By Michael Ashcraft and Mark Ellis
With less than 1% of the nation Christian, Japan has been called the “missionaries’ graveyard.” In Africa missionaries died from exotic diseases, but in Japan Christian workers often face burn-out and leave with very few conversions after major commitments of time and money.
Yet many missionaries have hope that recent events bode well for revival.
“The Japanese are not antagonistic toward the gospel at all,” said Gary Case, pastor of the Potter’s House Church in Tokyo. “If anything, they seem mildly avoidant and politely skittish.”
For months, Case met with Mr. N., an atheist retiree who attended his church to learn about being a better person. The two studied the Bible together over coffee, discussing God, Jesus and salvation until Mr. N. finally accepted Jesus as his personal Savior and Lord.
Japan is one the most secularized nations in the world, according to a World Values Survey. Because loyalty is one of their core values, Japanese see leaving their traditional Buddhism and Shintoism as a family betrayal. The average church has only 30 members. A brief revival after World War II netted significant converts, but many of those are graying, and some of the churches left behind are dwindling.
The Japanese wear crosses as a fashion statement but have no idea what the cross signifies. They celebrate Christmas with Santa Claus and gift giving but ignore completely the story of Christ’s birth.
Amid the bad news, many see cause of hope. Japanese Christian leaders point to the earthquake/tsunami/nuclear plant meltdown of 2011 as a time that began to soften the self-reliant Japanese character and open the Japanese to the need for the gospel.
“There’s a sense of hopelessness for the future. You can see it in their faces,” said Stephen Matsumura, pastor of the Mizuba Community Church, in a Billy Graham Evangelistic Crusade video. “There’s a high suicide rate here in Japan – issues of loneliness and isolation – which is a huge indicator of a bigger need.”
If natural disaster brought greater openness, so too did gospel music. The 1992 movie Sister Act starring Whoopi Goldberg popularized the musical genre. Since then, there have been workshops and gospel choirs formed, attracting non-Christians. In 2011, CBN reported that some 50 churches had formed gospel choirs.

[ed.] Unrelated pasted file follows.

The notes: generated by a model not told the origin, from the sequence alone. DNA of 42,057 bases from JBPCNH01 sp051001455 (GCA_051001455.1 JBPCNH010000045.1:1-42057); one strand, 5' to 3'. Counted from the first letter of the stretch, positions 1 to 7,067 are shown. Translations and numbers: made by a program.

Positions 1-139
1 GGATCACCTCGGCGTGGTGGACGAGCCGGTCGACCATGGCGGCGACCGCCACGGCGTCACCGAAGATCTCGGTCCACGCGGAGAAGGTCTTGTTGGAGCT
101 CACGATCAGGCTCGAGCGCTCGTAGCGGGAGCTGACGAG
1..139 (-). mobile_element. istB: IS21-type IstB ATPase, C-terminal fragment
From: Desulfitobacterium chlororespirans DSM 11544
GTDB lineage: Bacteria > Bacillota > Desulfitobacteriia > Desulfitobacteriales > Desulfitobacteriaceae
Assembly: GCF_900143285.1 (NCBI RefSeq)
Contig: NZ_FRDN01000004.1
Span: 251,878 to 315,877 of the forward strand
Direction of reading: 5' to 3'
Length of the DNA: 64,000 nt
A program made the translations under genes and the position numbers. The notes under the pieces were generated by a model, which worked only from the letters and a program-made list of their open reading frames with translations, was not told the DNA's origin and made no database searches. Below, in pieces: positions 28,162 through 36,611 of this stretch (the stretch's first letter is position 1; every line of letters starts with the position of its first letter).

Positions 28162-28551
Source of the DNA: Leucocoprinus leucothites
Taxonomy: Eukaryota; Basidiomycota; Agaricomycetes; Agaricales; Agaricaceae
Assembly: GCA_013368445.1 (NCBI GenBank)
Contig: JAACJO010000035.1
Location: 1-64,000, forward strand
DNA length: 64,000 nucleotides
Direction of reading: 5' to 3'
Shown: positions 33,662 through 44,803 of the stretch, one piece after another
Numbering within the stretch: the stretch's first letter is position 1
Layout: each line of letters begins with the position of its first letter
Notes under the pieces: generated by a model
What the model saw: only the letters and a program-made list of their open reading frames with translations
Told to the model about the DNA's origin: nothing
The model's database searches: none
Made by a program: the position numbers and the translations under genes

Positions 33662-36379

“It opened the church to the community,” said Pastor Masahiro Okita. “And it’s a very unique ministry because the target of the outreach are the choir members themselves.”
In the 15th Century, Portuguese traders brought priests, based in the port of Nagasaki. These Catholic Christians won converts but eventually were expelled by the ruling class who reverted to isolationism. Many converts became “hidden Christians” and worship Christ in their hearts while at the Buddhist temples. They passed their faith on to their children, a UCAnews video on YouTube reveals.
Some 40,000 Christians who failed to hide their faith were boiled to death in many of the nation’s scalding thermal mudpots, the video says. Jack Garrott’s dad was part of the missionary movement in 1930s and 40s, landing in Fukuoka, Japan. In 1981, he returned to Japan as a missionary himself in Omura, Nagasaki.
“I am told that the number of committed Christians is growing, but that appears to be in metropolitan centers, where people are perhaps more loosened from their traditional roots,” Garrott said. “There are growing, vibrant churches in major metropolitan areas like Tokyo and Osaka, but they are virtually nonexistent in the ‘boonies,’ which could be described as the ‘soul’ of Japan.”
For Mayumi Veda, learning to believe in the supernatural did not come easily. “Before I became a Christian, I had fear and anxiety,” Veda said in a YouTube video testimony. “In Japan some people think it’s not good to rely on something, to believe in something. But I think we need to believe in Jesus. Now I have hope and peace in my heart and mind. I want to tell the gospel.”
Eriko Suzuki was born to a Buddhist temple priest but became burned out on the pressure to live an exemplary life. “In Buddhist thought, salvation is achieved more through your own power,” Suzuki said in a YouTube video. “That’s a really tiring way of living.”
As a high school student, she enrolled in a Christian high school in Canada and became intrigued by happy believers and worship music. In one service, her friends asked her if she wanted to receive Jesus.
“If I said yes, I understood I would betray my family,” Suzuki said. “At that moment I understood that God had drawn close to me. My heart had changed, and I wanted to believe in Jesus. This Jesus who loves me as I am is what I’d been searching for.”
Caption: The church of Jack Garrot